- Superoxide dismutase (SOD)
Where to Buy Grass-Fed Beef
Remember, when buying grass-fed beef, look for labels that specify “100% grass-fed,” “grass-fed and grass-finished,” or “pure grass-fed.” Most labels should also indicate that the beef is free of hormones and antibiotics.
Grass-fed beef is typically more costly per pound than industrial meat, but it is well worth the extra cost. Here are some places to find high-quality, grass-fed beef:
Locating a local farmer that raises grass-fed beef is one of the best and healthiest options. Just do some research and ensure that their cows are raised in open pastures, fed only fresh and/or dried grasses, and are never given antibiotics or hormones.
Eat Wild is a comprehensive online directory to help you locate grass-fed, pasture-raised animals in your area.
An online network of farmers and ranchers committed to sustainable, humane farming practices. They produce 100% grass-fed organic beef and other animal products that can be shipped directly to your home and are available in some retail locations.
An online shop dedicated to producing only the highest quality, humanely raised meat. Butcher Box delivers 100% grass-fed, antibiotic and hormone-free beef to your doorstep.
Fortunately, more and more grocery stores are responding to the demands of informed consumers and beginning to offer grass-fed beef. If you do opt for purchasing at the grocery store, do a little research and ensure that you are purchasing from a reputable company.
You can also look for labels from The American Grassfed Association—an organization that certifies grass-fed producers.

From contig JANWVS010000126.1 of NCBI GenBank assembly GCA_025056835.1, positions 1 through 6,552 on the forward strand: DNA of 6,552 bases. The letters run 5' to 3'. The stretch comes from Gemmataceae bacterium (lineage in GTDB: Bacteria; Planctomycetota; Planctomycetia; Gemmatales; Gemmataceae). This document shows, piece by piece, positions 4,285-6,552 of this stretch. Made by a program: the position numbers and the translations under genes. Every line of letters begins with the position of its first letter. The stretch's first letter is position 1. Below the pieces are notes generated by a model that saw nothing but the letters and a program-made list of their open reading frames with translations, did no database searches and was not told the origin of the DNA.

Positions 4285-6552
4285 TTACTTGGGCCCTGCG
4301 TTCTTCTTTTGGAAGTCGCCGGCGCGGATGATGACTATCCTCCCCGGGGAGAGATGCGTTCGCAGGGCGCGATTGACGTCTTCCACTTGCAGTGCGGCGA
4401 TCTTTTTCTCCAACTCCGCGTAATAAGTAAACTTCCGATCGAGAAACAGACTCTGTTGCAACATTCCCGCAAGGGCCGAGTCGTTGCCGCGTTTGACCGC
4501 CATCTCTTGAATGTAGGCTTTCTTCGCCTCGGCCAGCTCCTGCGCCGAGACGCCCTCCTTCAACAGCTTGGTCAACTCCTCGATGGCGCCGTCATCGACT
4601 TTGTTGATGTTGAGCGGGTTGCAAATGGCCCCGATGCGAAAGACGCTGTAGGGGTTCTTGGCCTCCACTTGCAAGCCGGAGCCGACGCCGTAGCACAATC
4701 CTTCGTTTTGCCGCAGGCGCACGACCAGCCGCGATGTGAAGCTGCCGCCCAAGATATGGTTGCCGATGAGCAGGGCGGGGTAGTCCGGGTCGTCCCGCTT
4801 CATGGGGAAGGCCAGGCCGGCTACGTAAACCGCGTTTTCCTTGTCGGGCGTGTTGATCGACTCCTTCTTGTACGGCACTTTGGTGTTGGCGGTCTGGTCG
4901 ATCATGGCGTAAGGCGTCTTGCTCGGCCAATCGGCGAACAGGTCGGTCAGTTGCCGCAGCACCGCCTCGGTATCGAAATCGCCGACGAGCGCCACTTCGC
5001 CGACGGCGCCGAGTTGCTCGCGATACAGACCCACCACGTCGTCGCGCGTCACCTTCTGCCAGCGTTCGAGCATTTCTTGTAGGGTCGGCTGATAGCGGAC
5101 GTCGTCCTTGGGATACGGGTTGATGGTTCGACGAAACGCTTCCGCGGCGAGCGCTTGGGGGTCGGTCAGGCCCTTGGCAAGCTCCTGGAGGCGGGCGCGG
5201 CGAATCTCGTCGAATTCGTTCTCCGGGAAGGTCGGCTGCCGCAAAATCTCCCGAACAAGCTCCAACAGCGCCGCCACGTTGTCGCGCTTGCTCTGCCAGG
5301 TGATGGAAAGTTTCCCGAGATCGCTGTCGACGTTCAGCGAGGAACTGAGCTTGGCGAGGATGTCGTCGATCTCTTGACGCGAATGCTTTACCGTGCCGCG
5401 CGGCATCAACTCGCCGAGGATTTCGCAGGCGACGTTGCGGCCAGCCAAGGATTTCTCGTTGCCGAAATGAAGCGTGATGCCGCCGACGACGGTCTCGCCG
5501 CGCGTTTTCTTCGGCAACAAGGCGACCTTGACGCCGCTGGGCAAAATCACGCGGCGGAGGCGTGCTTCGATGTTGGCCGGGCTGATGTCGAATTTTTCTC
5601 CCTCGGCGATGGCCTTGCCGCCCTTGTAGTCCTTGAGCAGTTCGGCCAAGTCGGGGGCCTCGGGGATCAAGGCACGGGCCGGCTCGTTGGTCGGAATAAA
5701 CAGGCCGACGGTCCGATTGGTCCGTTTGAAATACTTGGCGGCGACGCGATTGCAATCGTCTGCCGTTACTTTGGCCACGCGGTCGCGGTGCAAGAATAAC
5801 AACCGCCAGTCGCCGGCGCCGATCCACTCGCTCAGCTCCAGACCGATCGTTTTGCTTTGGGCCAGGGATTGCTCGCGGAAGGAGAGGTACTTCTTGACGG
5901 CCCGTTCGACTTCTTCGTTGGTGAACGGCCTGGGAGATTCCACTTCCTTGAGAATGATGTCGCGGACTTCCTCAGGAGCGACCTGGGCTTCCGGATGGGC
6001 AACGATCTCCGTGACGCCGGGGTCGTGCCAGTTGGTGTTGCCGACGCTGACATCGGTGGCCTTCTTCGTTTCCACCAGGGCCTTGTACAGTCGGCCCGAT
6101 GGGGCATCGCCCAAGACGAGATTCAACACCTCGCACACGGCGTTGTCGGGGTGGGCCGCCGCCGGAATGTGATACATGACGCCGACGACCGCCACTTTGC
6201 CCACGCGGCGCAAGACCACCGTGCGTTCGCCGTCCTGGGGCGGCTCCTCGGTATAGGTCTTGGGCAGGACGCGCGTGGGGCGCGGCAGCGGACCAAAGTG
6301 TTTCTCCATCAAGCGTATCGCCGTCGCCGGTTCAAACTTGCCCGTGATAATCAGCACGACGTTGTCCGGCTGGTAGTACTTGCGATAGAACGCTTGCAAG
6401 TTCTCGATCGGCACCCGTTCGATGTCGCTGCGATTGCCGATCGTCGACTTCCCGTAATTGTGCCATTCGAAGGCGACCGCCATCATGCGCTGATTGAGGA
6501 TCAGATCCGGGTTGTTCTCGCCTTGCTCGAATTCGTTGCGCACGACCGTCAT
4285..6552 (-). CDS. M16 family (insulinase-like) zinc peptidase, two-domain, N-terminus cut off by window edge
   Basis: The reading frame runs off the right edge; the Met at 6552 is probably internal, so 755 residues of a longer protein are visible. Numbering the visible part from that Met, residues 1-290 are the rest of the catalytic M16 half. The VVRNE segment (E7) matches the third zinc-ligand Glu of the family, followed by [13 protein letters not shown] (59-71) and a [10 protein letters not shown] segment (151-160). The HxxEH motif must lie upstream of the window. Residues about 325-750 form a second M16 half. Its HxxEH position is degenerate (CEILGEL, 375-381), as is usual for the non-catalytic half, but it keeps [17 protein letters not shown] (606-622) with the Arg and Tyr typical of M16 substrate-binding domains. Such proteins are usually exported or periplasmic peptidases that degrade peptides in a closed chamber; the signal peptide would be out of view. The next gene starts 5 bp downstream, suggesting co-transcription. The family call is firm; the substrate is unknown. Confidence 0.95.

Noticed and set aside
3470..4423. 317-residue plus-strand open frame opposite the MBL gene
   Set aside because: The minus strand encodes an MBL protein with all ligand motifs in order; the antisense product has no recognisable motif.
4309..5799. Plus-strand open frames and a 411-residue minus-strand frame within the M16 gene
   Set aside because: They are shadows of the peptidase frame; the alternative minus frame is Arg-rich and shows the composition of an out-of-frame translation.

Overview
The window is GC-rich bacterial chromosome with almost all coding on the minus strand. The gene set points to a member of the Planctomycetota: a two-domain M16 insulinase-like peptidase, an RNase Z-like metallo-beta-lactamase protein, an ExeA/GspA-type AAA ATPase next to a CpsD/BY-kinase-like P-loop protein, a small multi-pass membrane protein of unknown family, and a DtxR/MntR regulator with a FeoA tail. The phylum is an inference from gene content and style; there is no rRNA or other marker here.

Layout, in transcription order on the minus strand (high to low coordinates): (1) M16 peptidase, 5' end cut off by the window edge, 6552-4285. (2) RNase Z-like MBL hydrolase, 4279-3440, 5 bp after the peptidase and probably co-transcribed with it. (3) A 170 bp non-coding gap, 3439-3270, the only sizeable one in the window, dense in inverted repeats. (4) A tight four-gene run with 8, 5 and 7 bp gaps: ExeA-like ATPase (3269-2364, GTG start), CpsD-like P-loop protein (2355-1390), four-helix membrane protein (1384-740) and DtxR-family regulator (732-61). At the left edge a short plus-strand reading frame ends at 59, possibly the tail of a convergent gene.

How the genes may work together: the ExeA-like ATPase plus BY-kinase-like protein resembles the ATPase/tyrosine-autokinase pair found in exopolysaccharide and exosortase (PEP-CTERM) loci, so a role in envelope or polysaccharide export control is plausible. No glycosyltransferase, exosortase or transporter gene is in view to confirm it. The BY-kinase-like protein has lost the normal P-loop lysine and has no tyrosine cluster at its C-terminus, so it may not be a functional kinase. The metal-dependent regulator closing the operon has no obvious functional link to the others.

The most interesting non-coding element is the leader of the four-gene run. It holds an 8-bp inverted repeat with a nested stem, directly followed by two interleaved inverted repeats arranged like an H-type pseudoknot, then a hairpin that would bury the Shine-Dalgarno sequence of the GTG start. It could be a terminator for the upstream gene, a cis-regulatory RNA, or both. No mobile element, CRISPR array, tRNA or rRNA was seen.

Other Grass-Fed Beef Products
Beef is not the only cow-derived product that you should be looking for 100% grass-fed. There are a number of cow-derived products that, just like your steak or burger, are drastically changed depending on the animal's diet.
Just like meat, products derived from cows’ milk reflect their diet. Milk, cheese, and butter that comes from 100% grass-fed cows are significantly more nutritious than those of their grain-fed counterparts.
Protein powder has become a popular supplement and meal replacement. If you opt for beef protein powder or a powder sourced from dairy such as whey, purchasing quality products that come from grass-fed cows is well worth the additional cost.
Collagen supplements are typically sourced from cows. And since supplements tend to be highly concentrated sources of nutrients, quality matters. That’s why Native Path’s Collagen Peptides are sourced from the highest quality animals and are always 100% pure grass-fed.
Beef or Bone Broth:
Beef and bone broth are made from boiling the meat and bones of animals. While finding 100% grass-fed broth can be a little more challenging to find in your grocery store, there are several good brands available online.
Final Thoughts on Grass-Fed Beef: Is it Really Healthier?
The proof is in the pudding—or in the beef in this case. 100% grass-fed beef is hands down the winner and gold-star standard when choosing your beef — or any other meat for that matter. Grass-fed, grain-finished meat is the next best choice. And you would be wise to go out of your way to avoid conventional meat entirely if possible. And as always, do the best you can with the knowledge and resources you have!